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The Gospel of the Spirit

In my former book, Theophilus, I wrote about all that Jesus began to do and to teach
- Acts 1:1

The Book of Acts is the long-awaited sequel to the Gospel of Luke. Written by a doctor named Luke, who was a Gentile and a companion of the Apostle Paul, Luke and Acts read like two halves of a great story.

As we look forward to studying Acts together, we should expect Luke to continue what he began in his “former book.” Luke wrote like a historian, gathering data and stories from eyewitnesses and piecing them together in a coherent narrative. As a historian, Luke pays careful attention to the impact of the gospel on those who would ordinarily be excluded from the circles of the wealthy, the powerful, and the religious. These trends in the Gospel of Luke hold throughout The Book of Acts.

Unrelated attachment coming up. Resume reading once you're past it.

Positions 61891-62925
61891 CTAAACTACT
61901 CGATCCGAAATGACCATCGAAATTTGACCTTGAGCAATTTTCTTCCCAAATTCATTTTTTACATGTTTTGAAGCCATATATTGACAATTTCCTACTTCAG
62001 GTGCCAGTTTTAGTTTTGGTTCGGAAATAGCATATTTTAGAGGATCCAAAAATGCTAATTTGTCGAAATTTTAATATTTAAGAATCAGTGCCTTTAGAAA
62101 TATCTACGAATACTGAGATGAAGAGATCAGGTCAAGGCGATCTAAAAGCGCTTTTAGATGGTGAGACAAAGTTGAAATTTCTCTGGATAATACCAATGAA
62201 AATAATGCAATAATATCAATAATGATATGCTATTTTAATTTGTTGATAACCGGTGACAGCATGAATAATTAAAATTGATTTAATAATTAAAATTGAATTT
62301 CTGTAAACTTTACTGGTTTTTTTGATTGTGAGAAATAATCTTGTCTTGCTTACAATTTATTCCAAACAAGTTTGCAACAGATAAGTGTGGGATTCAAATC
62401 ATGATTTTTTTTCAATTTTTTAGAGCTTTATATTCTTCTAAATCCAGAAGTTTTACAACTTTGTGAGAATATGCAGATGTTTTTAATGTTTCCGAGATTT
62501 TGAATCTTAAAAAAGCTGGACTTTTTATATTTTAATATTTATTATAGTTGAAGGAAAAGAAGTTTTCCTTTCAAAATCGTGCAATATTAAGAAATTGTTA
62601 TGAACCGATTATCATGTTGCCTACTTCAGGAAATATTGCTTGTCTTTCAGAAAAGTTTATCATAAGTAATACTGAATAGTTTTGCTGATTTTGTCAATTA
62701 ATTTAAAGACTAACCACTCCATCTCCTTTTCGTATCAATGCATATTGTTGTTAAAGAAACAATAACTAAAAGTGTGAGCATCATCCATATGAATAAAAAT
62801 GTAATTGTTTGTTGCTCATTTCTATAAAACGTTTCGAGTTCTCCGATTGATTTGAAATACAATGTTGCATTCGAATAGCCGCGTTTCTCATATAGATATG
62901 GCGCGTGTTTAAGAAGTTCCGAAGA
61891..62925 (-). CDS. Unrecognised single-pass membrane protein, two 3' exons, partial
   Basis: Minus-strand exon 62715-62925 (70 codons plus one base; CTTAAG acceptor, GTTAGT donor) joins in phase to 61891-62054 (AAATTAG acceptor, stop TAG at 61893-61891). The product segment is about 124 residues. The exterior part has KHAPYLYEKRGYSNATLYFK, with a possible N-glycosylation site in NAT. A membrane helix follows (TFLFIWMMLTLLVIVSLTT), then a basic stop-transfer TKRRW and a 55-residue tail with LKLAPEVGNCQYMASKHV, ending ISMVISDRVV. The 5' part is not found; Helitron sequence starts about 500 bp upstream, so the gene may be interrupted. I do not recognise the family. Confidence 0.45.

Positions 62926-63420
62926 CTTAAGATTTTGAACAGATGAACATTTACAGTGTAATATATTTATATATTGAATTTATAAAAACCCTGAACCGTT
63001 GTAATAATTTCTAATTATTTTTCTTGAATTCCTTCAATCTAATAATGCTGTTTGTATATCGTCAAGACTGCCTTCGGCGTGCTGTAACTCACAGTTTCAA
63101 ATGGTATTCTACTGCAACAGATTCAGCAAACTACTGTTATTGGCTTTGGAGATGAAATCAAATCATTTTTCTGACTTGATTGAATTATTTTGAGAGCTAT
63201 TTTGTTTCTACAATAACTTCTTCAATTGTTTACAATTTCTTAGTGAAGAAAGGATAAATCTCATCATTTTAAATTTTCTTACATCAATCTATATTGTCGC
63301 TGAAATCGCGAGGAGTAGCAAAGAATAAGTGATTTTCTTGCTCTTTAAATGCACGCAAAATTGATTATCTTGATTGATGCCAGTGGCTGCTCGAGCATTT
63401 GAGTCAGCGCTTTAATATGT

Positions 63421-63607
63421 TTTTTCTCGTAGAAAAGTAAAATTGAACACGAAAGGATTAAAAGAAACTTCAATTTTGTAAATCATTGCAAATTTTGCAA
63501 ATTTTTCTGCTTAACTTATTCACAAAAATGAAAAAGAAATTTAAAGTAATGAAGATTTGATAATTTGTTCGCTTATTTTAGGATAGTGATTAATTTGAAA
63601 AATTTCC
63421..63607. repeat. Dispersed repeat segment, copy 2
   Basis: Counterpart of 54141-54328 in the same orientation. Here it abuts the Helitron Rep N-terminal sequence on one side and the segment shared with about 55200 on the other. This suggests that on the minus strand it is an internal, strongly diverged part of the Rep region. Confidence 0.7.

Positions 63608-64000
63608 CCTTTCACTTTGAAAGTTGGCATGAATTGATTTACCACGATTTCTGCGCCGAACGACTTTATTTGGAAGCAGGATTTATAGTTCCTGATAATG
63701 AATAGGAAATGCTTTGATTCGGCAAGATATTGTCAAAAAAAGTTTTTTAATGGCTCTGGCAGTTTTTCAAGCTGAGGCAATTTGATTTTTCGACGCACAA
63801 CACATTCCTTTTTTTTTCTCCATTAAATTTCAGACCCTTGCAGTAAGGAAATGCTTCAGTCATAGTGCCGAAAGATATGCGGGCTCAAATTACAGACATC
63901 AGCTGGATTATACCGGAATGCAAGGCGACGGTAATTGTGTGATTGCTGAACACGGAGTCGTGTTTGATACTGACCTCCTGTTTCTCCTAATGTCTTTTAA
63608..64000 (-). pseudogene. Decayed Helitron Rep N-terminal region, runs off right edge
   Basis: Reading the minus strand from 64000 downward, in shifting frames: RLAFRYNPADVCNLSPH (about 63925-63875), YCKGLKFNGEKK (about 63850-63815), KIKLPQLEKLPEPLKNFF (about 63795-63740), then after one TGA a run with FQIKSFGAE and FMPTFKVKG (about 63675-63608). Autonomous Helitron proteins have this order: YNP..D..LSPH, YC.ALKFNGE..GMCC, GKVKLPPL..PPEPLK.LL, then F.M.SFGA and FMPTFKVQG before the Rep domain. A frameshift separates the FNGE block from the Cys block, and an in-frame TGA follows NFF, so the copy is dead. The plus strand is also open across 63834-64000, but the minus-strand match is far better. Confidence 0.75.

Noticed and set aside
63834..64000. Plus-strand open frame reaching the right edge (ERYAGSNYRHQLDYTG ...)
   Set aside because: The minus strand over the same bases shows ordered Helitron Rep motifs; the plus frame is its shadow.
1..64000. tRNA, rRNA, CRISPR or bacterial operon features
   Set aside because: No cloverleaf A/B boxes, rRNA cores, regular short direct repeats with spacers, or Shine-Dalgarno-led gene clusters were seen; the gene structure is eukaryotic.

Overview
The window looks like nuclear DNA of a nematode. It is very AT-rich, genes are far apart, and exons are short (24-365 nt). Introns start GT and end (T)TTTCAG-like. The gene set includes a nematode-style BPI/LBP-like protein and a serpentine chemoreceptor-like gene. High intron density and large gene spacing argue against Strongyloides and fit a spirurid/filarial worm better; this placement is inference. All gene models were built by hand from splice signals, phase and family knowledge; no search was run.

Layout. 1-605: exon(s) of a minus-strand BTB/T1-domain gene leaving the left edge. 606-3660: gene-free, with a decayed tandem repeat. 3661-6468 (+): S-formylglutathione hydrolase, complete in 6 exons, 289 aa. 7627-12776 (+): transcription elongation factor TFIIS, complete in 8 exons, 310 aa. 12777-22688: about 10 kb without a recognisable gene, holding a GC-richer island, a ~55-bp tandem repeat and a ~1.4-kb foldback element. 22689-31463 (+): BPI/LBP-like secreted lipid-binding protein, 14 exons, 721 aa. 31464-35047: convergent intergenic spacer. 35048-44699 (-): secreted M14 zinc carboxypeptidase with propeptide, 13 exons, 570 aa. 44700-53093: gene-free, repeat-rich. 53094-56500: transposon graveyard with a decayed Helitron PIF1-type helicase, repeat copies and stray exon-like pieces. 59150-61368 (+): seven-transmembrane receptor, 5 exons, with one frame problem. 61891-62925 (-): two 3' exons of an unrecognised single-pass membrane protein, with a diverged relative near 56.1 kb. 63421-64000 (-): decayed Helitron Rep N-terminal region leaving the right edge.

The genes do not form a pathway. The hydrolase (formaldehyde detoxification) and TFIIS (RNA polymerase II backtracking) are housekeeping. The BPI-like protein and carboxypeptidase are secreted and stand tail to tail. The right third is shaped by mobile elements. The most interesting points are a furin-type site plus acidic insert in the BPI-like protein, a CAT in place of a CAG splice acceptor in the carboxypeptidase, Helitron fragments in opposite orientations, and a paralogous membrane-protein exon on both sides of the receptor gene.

Acts, however, presents a shift in focus for the author. While the Gospel of Luke focuses on Jesus’ life, teaching and death, the Book of Acts focuses on the work of the Holy Spirit to spread the news of Jesus’ victory over death to those who God wants to redeem. Justo González jokes that “Acts is the Gospel of the Spirit.” And we’ll see evidence of this over the next several weeks.

The Holy Spirit is perhaps the shyest person of the Trinity. We struggle to understand him at times. We have analogies that help us understand a father and a son. A spirit is more elusive.

But it’s important that we pay close attention to and learn to rely on the Spirit. God’s mission will prove impossible without the Spirit’s involvement.

What’s your relationship with God’s Spirit? How do you feel about engaging more deeply with the Holy Spirit as you participate in God’s mission?

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